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Anxiety around getting a job

(6 Posts)
LaurenPatrice Sun 15-May-16 15:55:53

Hello :-)

I am currently creating an on-line course about the anxieties related to getting a job in your 20s. I have 2 children of my own, one of whom is about to leave uni and get her first job.

I am an educator and really want to make the experience of getting your first job a less anxious one, whether that be after leaving education or after a break from work such as becoming a mum.

It would be great if you could answer the following questions:

1. What anxieties do you have about getting a job and what physical effects does your anxiety have on you?
2. What thoughts hold you back and maybe make you put off getting a job?
3. If there was a great, comprehensive on-line course for someone in your situation, how much would you be willing to pay for it?

And if there is anything you want to add please do so :-)

Thank you, I really appreciate your time!

Lauren

digitaldoughmad Thu 19-May-16 12:17:36

1. The biggest anxiety I have had about jobs is working full-time. After being a student for so long, I couldn't wrap my head around working 38hrs week. When would I do things like go to the bank? When would I get groceries? How would I manage to spend time with my family and friends when the most useful part of the day was going to be spent locked in a room? Scheduling life to fit around the job was a learning curve. In almost every job I've had I've ended up taking a sick day (with a migraine) at around 3-4 weeks in. Adapting to a new routine really takes it out of me!

2. What thoughts hold you back and maybe make you put off getting a job?
I was the last of my friends to enter the workforce. I felt nobody would want to hire me because I had no skills and I just assumed that I was useless. It wasn't until talking to lots of people I knew (older and wiser people!) that I began to believe that people would take a chance on a newbie and give me the opportunity to learn. Those discussions led to a job offer and I worked there for 3 years. I didn't realise I was networking, but hey - it worked!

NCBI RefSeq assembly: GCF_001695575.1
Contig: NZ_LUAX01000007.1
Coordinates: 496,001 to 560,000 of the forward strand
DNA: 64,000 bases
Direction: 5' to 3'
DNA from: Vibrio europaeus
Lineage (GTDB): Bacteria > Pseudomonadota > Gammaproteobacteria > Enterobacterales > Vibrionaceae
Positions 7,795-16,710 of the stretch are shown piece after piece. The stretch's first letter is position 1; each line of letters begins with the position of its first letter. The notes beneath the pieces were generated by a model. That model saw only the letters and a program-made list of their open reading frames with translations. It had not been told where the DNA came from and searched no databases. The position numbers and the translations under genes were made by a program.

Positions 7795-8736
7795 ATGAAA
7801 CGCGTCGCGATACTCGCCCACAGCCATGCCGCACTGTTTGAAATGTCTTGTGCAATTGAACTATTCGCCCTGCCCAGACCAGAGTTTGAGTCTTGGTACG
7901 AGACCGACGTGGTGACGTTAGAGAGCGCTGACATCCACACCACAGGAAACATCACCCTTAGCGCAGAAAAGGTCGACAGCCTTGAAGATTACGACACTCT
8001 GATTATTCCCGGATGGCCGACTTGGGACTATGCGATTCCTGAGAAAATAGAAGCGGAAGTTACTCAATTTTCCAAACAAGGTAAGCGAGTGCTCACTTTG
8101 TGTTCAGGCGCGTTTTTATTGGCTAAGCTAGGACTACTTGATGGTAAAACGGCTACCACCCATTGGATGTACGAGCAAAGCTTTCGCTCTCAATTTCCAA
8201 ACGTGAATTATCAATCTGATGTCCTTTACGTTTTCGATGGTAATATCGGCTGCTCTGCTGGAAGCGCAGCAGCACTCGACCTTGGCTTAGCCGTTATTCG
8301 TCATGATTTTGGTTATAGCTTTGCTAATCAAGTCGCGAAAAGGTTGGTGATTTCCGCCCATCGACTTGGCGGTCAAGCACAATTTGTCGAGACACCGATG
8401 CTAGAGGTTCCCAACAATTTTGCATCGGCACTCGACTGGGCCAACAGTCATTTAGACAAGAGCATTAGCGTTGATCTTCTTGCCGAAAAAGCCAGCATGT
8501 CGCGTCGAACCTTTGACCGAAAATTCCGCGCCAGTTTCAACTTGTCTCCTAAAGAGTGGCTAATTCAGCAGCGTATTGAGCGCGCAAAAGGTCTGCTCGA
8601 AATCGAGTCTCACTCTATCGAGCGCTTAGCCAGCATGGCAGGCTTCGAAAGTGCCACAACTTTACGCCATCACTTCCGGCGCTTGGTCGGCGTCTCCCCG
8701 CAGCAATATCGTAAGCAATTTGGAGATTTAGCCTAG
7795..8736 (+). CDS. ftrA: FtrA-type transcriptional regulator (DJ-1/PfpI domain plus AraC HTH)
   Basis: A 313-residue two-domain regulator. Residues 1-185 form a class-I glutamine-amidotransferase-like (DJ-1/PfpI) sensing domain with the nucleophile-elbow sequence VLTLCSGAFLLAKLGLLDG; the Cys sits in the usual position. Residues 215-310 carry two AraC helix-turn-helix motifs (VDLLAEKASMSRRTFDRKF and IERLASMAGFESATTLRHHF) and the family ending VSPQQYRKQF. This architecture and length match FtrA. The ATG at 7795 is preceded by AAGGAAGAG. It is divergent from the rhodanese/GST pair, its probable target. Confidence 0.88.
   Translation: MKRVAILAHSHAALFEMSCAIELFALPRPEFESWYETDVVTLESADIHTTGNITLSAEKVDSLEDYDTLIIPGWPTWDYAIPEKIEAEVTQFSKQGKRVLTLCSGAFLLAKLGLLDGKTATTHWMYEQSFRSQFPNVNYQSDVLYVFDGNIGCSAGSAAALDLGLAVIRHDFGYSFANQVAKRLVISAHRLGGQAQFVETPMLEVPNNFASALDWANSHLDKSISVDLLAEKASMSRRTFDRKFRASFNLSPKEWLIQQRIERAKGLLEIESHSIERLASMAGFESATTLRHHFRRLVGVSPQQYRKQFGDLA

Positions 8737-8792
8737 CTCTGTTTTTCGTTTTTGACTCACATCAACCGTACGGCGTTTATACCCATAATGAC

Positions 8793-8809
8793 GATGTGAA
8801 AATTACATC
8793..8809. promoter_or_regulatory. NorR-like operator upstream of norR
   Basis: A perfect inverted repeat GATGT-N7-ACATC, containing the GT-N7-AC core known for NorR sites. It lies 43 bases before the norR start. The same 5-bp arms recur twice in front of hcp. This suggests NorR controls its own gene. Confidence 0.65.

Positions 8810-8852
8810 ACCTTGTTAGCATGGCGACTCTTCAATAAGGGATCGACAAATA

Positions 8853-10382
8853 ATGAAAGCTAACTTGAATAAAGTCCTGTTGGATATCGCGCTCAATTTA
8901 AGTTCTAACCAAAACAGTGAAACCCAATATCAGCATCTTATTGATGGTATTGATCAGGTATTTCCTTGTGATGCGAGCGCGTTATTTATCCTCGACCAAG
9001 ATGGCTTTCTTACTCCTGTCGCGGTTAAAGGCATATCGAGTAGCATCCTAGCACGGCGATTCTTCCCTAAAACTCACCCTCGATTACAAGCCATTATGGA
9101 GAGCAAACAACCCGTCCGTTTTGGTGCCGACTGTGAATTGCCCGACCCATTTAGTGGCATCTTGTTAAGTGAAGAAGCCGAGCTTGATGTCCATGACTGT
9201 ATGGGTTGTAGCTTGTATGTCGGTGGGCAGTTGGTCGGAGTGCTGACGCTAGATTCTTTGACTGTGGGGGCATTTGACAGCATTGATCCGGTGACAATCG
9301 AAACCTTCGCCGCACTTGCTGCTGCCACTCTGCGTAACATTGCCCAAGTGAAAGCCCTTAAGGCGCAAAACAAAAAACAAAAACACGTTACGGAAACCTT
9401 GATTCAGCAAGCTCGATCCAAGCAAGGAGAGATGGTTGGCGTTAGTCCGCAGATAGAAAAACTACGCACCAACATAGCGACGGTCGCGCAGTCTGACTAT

3. That depends on the structure. Are we talking about a set of weekly modules? Webinars? Are there assessments? Very tricky to price the course, especially considering that when I'm unemployed I'm really stingy with the cash smile

LaurenPatrice Thu 19-May-16 14:19:18

Hello digitaldoughmad...thank you for this...really appreciate it! :-)

Your thoughts and experiences are so valuable to me as they help me paint a picture that others in the same situation will recognise. Concern over the amount of hours is quite a common issue after being in full time education.

Have you explored the possibility that you are an introvert? :-) The working environment can be very draining for those of us who need some down time built into our day. You can get more info here www.quietrev.com/advice-from-susan-cain-1/

My course will be available on my website in the form of modules. Initially I intend to create a mini course to test the appetite for it and to get feed back before I go on to create a signature course. I will probably use webinars to promote it.

If you get the time I would love it if you could give me feed back on my blog post at:
www.perceptionanxiety.com/the-one-thing-you-need-to-do-if-getting-your-first-job-is-filling-you-with-dread/

It's not finished and I do intend to redo the videos...lol... but I'd like to have your opinion on the general feel of it along with the information in it. I hope you don't mind but I've added a couple of things you have said to it...I think they will really resonate with others :-)